A day in the life of Sen. Olsen
Olsen, with Republican block, opposes low carbon fuel standards bill
Referring to himself as a skeptic of global warming, State Sen. Alan Olsen rushed between display boards and a stack of papers on his desk as he prepared to oppose a bill that would extend Oregons low carbon fuel standards.
The day was turning out to be not-so-typical for the Republican senator from District 20, which includes the communities of Estacada, Boring, Damascus, Barlow, Canby, Oregon City, Gladstone and Johnson City.
Tuesday, Feb. 17 was former Gov. John Kitzhabers last full day in office, and the air in the Capitol in Salem was tense.
Olsen called to his chief of staff, Tony Miller, for various papers as he prepared his minority-report speech on Senate Bill 324.
The bill removes the sunset on provisions related to low carbon fuel standards first approved in 2009 and set to expire at the end of this year.
SB 324 is largely favored by Democrats and opposed by Republicans.
According to a summary on the Oregon State Legislature website, Senate Bill 324 Extends (the) target date for meeting certain emission goals under phased implementation of low carbon fuel standards, requires Environmental Quality Commission to adopt by rule provisions for managing and containing costs of compliance with low carbon fuel standards, prohibits fuels that contain biodiesel from being considered alternative fuels unless certain standards are met and adds certain exemptions to low carbon fuel standards.
Democrats champion the bill as a pragmatic response to climate change, making Oregon a leader in lowering carbon emissions from automotive exhaust.
Republicans oppose the bill as a hidden gas tax that benefits private clean-fuel businesses, and claim its inappropriate to consider a bill tied to the influence-peddling scandal of Kitzhabers fianceé Cylvia Hayes while the federal investigation into her actions is incomplete.
Olsen, the vice-chair of the Senate Committee on Environment and Natural Resources, said he also questions the science behind the claim that Oregons low-carbon fuels policy will significantly protect the environment.
(Low carbon fuel standards) is basically a social experiment, Olsen said on the Senate floor. We Oregonians are in the Petri dish. It requires people to drive less to work. It requires us to take more public transportation. It requires us to purchase new technology, some that are not even available.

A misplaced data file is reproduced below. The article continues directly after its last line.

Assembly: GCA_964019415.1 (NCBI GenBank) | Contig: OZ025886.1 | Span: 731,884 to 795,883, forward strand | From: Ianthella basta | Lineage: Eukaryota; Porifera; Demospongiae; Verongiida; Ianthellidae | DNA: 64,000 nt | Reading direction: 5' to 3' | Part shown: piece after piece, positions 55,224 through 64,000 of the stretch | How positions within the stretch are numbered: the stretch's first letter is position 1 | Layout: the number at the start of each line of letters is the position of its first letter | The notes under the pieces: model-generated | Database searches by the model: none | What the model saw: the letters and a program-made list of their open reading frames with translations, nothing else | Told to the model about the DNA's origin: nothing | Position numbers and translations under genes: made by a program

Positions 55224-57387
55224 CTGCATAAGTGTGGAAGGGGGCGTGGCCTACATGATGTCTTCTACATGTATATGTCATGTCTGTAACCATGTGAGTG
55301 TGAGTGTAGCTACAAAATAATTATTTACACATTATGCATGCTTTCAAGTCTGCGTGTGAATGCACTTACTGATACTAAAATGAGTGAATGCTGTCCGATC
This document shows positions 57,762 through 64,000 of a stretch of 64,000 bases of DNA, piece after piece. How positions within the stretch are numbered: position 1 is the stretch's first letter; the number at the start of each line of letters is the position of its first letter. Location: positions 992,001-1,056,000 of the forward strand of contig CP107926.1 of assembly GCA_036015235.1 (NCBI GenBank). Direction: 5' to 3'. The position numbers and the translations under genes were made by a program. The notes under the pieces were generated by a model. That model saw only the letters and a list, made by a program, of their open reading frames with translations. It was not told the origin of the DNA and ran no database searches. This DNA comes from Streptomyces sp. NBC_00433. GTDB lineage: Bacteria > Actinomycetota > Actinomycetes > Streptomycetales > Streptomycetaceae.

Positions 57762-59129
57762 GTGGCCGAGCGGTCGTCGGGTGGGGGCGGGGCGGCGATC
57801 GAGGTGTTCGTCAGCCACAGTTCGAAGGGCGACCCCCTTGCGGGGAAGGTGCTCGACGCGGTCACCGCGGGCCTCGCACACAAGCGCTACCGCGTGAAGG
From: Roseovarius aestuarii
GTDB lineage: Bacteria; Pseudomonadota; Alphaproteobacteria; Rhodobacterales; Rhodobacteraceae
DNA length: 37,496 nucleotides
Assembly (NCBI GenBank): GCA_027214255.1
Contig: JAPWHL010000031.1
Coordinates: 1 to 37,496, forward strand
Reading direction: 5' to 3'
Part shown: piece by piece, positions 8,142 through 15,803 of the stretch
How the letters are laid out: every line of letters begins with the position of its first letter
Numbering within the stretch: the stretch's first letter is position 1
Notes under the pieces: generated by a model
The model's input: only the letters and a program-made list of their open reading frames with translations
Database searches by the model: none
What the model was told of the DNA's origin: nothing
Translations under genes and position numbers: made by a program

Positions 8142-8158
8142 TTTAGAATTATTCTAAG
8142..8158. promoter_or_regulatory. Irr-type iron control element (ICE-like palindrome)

In a show of opposition that lasted nearly four hours, Republicans tried several motions such as referring the bill to a statewide vote in a November 2015 special election, sending the bill back to committee and other efforts to halt or delay a vote on Senate Bill 324.
Senate Majority Leader Diane Rosenbaum, one of several Democrats who spoke in favor of the bill, said she voted for the clean fuels program in 2009 because the bill was a reasonable and common sense step toward reducing greenhouse emissions.
Distractions and far-fetched accusations aside, this is a well-vetted policy that addresses one of the biggest challenges of our time: human-caused climate change, Rosenbaum said.
Short of cutting the clean fuels program, they will never be satisfied, Rosenbaum said of opponents to the bill.
Multiple efforts on the part of Republicans to halt or postpone a vote failed largely along party lines.
Olsen wasnt surprised.
Id bet you 100 bucks it will be 18 to 12 all day long, Olsen said referring to his expectations that the votes on low carbon fuel standards would fall along party lines. It really should be our job to negotiate and get to the middle, but when youre in the majority, theres no negotiating.
When SB 324 finally went to a vote, it passed 17 to 13, with Sen. Betsy Johnson the lone Democrat voting against the bill.
Following the vote, Sens. Olsen and Chuck Thomsen, R-Hood River, released a joint press release stating, The Oregon Department of Environmental Quality claims the low carbon fuels mandate will raise gas prices between $0.06 and $.19 per gallon. Independent studies show the effect could be over $1 per gallon. Tax measures are required to originate in the Oregon House and go through a thorough process examining revenue impacts. Because the tax in the low carbon fuels mandate is hidden through a program that requires fuel producers to buy credits directly from renewable energy special interests, the bill bypassed the revenue process.
This program will harm Oregon families and small businesses, Olsen was quoted as saying in the press release. Because it relies on a fuel supply that doesnt exist in commercial quantities, Oregonians could have to pay as much as $285 million additionally per year at the pump without making a dent in reducing carbon emissions. Oregon voters deserve the chance to decide if this is a trade they are willing to make.
Democrats lauded the passage of the bill in the Senate.
Today, Oregon has taken a step toward joining the west coast in adopting plans for creating a cleaner fuel future; a future that doesnt depend solely on foreign oil; a future that is more secure; a future that offers cleaner choices for consumers, Sen. Chris Edwards, D- Eugene, said. The West Coast is the fifth-largest economy in the world and Oregon is a significant part of that. What we do on the West Coast actually matters. This program, along with action from our West Coast neighbors, will forever change what is possible in the United States.
The bill was referred to the House Committee on Energy and Environment and a hearing and possible work session was scheduled for today.
Though SB 324 took the spotlight Feb. 17, Olsens day wasnt over, he still had to head to the Senate Committee on Veterans and Emergency Preparedness where hearings would be held for two of his bills and the Senate Committee on Human Services and Early Childhood, for which he is the vice-chair.JW_DISQUS_ADD_A_COMMENT